“You must be freaking nuts!” This is exactly what I was told by a well-respected lawyer in Atlanta when I told him I was starting my own solo practice after leaving a great paying associate position at a big law firm.
Will finds one of the most difficult things requested of him is to describe himself in the third person, but he's going to give it a shot anyways. Will is an Atlanta bankruptcy attorney who helps people and small businesses overcome unmanageable debt. The rest of his time is spent training with his wife, playing with his two daughters, and trying to get more than 4 hours of sleep per night.
Many summer associates worry that their skills will not hold up to BigLaw standards. Don’t worry too much. If you got the job, your writing ability is probably not in question, but in this economy, every possible advantage is worth taking.
Fortunately, Ross Guberman, of Legal Writing Pro, goes over what it takes to make your writing projects stand out in the dwindling crowd of summer associates.
For the mobile attorney, a reliable 3G connection will trump a speedy 3G connection every time. Besides, the real-world difference between 3G networks is negligible. Unfortunately, independent research on reliability is scant, so PC World recently took a single-day, real-world snapshot of the performance of the three biggest 3G networks in the U.S.: Verizon Wireless, AT&T, and Sprint.
For the test, PC World used industry-accepted testing technology and techniques. So whose 3G network reigned supreme?
It has been said that this is the worst time to obtain employment as an attorney in recorded history. The natural question that arises from such a predicament reminds me of this timeless exchange:
Champ: “What are we gonna do?”
Ron: “There’s only one thing a man can do when he’s suffering from a spiritual and existential funk.”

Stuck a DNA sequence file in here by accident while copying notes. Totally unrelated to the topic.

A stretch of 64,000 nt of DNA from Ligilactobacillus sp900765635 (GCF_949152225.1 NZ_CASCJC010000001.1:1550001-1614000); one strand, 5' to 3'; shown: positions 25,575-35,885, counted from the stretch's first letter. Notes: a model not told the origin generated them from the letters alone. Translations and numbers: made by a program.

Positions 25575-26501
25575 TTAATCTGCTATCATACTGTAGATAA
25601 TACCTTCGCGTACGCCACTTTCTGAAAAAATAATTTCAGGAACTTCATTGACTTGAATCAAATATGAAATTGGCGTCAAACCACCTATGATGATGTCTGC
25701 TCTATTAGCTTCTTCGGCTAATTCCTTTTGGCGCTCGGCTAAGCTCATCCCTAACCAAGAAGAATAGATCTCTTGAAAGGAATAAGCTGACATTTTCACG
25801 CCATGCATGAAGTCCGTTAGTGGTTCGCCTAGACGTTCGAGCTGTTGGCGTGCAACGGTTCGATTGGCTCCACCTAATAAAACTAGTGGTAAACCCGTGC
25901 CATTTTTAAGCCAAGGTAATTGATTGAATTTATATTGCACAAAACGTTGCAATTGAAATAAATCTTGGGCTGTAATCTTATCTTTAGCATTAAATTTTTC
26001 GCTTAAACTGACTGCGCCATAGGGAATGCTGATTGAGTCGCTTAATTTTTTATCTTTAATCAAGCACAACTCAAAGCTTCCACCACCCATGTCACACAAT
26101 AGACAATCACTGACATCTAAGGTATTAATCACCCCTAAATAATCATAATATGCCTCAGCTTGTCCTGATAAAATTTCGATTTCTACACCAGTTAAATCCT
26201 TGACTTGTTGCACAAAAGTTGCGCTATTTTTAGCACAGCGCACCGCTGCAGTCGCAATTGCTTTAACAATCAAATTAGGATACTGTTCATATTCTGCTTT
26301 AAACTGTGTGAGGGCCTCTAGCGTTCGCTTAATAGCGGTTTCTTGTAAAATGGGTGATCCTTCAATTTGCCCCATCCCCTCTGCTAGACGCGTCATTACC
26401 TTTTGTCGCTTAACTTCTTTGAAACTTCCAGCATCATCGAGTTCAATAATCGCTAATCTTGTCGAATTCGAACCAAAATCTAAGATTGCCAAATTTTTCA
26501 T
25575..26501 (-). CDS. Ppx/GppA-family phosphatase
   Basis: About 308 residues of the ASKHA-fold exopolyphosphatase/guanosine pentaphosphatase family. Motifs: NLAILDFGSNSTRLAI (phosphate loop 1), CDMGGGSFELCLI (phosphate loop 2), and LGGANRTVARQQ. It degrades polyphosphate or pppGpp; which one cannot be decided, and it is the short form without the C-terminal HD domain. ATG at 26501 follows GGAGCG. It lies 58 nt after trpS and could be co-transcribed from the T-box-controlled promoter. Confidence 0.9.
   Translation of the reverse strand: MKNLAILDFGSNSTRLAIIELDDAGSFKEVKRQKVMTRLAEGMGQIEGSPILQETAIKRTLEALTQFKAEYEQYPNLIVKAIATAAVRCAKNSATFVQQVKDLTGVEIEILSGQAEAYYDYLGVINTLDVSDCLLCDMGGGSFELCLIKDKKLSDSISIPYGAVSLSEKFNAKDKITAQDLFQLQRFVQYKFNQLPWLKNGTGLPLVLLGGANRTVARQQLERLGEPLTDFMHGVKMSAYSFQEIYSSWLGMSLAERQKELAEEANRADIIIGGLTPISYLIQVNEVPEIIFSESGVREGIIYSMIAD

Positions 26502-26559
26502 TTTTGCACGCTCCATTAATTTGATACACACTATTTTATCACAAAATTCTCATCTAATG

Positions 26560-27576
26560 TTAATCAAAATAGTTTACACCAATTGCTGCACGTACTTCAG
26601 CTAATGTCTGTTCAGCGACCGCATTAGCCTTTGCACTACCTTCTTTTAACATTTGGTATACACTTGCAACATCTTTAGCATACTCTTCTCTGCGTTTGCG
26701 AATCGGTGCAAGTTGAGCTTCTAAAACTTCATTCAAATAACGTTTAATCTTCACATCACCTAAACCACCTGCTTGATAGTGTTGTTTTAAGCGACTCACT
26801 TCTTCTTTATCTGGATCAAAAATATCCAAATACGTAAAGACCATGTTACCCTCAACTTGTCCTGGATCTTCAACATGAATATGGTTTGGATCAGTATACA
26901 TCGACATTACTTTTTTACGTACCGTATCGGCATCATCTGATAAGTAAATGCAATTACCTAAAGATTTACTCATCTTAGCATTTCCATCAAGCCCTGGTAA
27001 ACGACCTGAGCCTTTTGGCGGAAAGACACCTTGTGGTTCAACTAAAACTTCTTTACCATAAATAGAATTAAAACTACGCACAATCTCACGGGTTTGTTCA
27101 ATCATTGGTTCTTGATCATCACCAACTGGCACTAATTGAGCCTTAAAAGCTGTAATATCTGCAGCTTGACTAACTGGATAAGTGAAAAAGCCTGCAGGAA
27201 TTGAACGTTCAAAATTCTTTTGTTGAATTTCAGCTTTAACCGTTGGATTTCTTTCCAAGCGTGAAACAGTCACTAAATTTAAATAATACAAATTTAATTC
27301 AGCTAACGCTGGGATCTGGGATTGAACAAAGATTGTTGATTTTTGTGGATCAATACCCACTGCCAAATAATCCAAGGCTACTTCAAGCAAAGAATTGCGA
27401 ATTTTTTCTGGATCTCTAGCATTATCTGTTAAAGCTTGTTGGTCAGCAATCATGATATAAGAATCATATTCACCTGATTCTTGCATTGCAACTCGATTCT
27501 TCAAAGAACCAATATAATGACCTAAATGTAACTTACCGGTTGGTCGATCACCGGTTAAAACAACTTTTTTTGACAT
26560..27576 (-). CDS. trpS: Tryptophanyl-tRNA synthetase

Champ: “Go to the zoo, flip off the monkeys?”
Ron: “No, buy new suits.”
Hey, you gotta look good while going to those interviews, don’t you? Projecting a serious image on a tight budget can be difficult, and doing so is of the utmost importance if you want to land a job ahead of the next guy. So here are just a few tips to help you dress for success and on the cheap:
PDF is the document format of choice for a number of reasons, but not everyone with whom you decide to share a PDF will be able to modify it (which is kind of the point). For those who need to, CometDocs is a free, online file converter with the ability to convert between over 50 different file types, including PDF, ODF, DOCX, HTML, RTF, XPS, and a variety of image formats.
File conversion with CometDocs is pretty simple, and if you want high-quality image-to-text OCR support, there is a paid, premium version (although the free version does support some primitive OCR). One nifty feature is the ability to discern the file type of a file with a misplaced extension.
Whether you are a year into setting up your own shop or a grizzled partner at a multinational law firm, building solid relationships is a vital component in furthering your career. Many lawyers view networking as putting on a fake smile, making the rounds at a local bar function, and engaging in forgettable conversations that will lead to nowhere.
Such bravado and posturing, as Sam puts it, are transparent to the people you meet, and will do nothing to further your reputation or career.
Box.net is an on-line, cloud-based, “one-stop” professional collaboration service. Similar to Lawyerist-favorite Dropbox, Box.net enables users to collaborate on projects from across the globe and access files from anywhere in the world.
While Dropbox is an excellent online backup and sharing medium, Box.net offers a service that specifically caters to professionals who collaborate online.
Dropbox is a cross-platform sync, backup, and file sharing tool that I find absolutely essential to my life as a law student. Sam Glover recently wrote a short post on how he uses Dropbox as a practicing attorney. I’m here to tell you how to get the most out of Dropbox as a law student.